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Bitcoin and Cryptocurrency Investing for Beginners

Posted in Computers by Joe Colburn on the November 29th, 2017

If you haven’t heard of Bitcoin (BTC) by now, you’re one of the rare few. In 2017, its rise in value from just under $1,000 to over $11,000 so far has everybody talking about it. It also has a lot of people asking me questions about how to invest and where, so here’s what I’m doing with Bitcoin and cryptocurrency investing in general. Before I get started, though, this post isn’t about what Bitcoin is, its history, what it means to mine a cryptocurrency, or any of the technical details. This is more for people who see the investment potential and want to dive in.


My Rules For Investing
The first thing I tell people who ask me about buying Bitcoin is that it’s an extremely volatile, high risk/high reward gamble. In fact, the level of volatility is what makes it so enticing and exciting to me, but it’s also what limits how much I’ve invested so far. Do not put anything in that you can’t afford to lose. This is my number one rule for crypto, Reg A funding, and anything else with this level of risk.

Next, keep emotions in check. Many people I know, myself included, feel a lot of regret about ignoring Bitcoin or spending all our coins when they were $1 each. Leave the past in the past and look forward. It’s also too easy to see people currently making money hand over fist and feel the need to throw your 401k at this shiny new thing with the hopes of retiring as a millionaire in a few years. The fact is that you can get incredible returns, but nothing is a guarantee. Be thoughtful in your choices and know and respect the risks.

How To Buy Bitcoin and Other Cryptocurrencies
One of the most frequent questions I’m asked when I talk about Bitcoin is how to buy it. My exchange of choice so far is Coinbase because it’s stable, sticks to the basics, and has a good grip on security. (Disclaimer: My link to Coinbase earns us both $10 if you sign up and buy $100 or more). Many other popular exchanges are listed here. Not every exchange will have every coin listed. For this reason, I have assets in several exchanges. If you plan to diversify into several alt-coins as well as your Bitcoin, you’ll want to buy Bitcoin and then send some of it from your main exchange wallet to an alternate exchange where you can trade it for the alt-coin of your choosing.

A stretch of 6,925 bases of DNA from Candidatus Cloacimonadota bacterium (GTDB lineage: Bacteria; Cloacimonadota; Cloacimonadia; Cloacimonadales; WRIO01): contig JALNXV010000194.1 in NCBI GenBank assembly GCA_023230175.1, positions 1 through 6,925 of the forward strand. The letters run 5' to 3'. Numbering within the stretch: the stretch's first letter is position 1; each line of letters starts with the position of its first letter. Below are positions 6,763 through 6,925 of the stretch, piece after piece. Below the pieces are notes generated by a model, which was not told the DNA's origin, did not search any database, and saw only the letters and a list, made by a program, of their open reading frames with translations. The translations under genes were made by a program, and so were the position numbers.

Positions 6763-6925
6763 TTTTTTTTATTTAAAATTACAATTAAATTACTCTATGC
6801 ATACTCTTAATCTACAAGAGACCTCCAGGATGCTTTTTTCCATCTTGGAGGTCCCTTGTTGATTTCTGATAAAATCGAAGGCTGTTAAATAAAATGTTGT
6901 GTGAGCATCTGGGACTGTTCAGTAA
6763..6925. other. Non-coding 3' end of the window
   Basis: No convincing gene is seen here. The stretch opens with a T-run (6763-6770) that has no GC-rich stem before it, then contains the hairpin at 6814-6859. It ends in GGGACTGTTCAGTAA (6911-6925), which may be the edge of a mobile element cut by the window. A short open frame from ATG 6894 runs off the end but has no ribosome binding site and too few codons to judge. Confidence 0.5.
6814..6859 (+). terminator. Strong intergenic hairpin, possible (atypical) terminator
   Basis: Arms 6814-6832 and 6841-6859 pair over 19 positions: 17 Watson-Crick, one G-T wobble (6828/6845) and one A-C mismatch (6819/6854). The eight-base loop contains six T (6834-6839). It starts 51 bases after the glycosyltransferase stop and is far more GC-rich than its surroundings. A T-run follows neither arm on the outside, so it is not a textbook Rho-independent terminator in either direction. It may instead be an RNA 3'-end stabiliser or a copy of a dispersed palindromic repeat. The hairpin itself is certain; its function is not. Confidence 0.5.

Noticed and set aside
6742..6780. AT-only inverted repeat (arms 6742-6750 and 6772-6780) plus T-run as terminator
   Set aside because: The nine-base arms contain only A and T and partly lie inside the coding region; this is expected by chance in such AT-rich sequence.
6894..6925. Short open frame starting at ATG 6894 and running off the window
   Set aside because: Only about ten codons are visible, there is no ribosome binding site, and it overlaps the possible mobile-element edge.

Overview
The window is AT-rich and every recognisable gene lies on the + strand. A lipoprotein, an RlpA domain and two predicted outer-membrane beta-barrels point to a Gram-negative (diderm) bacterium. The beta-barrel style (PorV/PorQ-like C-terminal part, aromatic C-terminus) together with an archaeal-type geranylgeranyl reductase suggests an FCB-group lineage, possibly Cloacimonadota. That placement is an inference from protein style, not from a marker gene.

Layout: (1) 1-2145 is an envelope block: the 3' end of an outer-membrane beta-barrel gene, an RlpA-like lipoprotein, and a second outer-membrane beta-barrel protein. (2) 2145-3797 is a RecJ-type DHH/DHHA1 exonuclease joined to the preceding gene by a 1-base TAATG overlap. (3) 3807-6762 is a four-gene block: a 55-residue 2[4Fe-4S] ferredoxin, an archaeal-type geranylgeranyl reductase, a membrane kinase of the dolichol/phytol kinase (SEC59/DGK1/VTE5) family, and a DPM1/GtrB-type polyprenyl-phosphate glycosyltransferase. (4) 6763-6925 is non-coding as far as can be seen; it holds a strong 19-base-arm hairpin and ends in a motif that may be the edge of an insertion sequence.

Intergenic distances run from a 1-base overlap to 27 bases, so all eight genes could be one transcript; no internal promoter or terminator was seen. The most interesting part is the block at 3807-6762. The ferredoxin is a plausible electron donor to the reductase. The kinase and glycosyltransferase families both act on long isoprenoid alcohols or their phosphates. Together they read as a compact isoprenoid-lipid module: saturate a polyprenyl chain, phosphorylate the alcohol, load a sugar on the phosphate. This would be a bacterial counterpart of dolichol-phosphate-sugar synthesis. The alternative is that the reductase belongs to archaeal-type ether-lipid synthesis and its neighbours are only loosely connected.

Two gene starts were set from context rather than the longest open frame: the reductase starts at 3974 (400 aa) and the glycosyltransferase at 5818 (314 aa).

I’m no expert, but I have a loose strategy for my buying. I’m holding Bitcoin, Etherium, and about 15 different alt-coins. I won’t go into how much I have invested, but for the alt-coins, I try to buy 100 or more of each. Some I have 100 of that cost me around $100 and it goes all the way up to one I have 1,000,000 of. Most of them will price out of my radar, turning $100 into just pennies or will vanish entirely. Others have already returned 200% to 500%. I plan to hold most of what I buy for years. Whatever you buy, CoinMarketCap is a great place to get a glimpse of just about every coin and do a little research.

How To Mine Bitcoin
When Bitcoin was the only kid on the block several years ago, you could download a program known as a miner and put it to work, earning several hundred Bitcoin a day. These days, the mining complexity for Bitcoin makes mining on a home computer a fruitless effort, but there are still many ways to mine for digital gold.

The easiest (and cheapest) way to get your feet wet with mining is by mining on your existing computer. While you can’t (effectively) mine Bitcoin directly with your home machine, you can mine one of the many alt-coins or just grab the NiceHash Miner. Nice hash will mine something else (like Monero) and convert the mined asset to BTC for you. I run it on my home desktop and it trickles in tiny fractions of BTC daily. It can be hard to watch it earn so slowly, but if you leave your computer on like I do, you might as well let it work for you. If you want to mine an alt-coin directly, that will require a little work and is more involved than I’m prepared to go into in this post.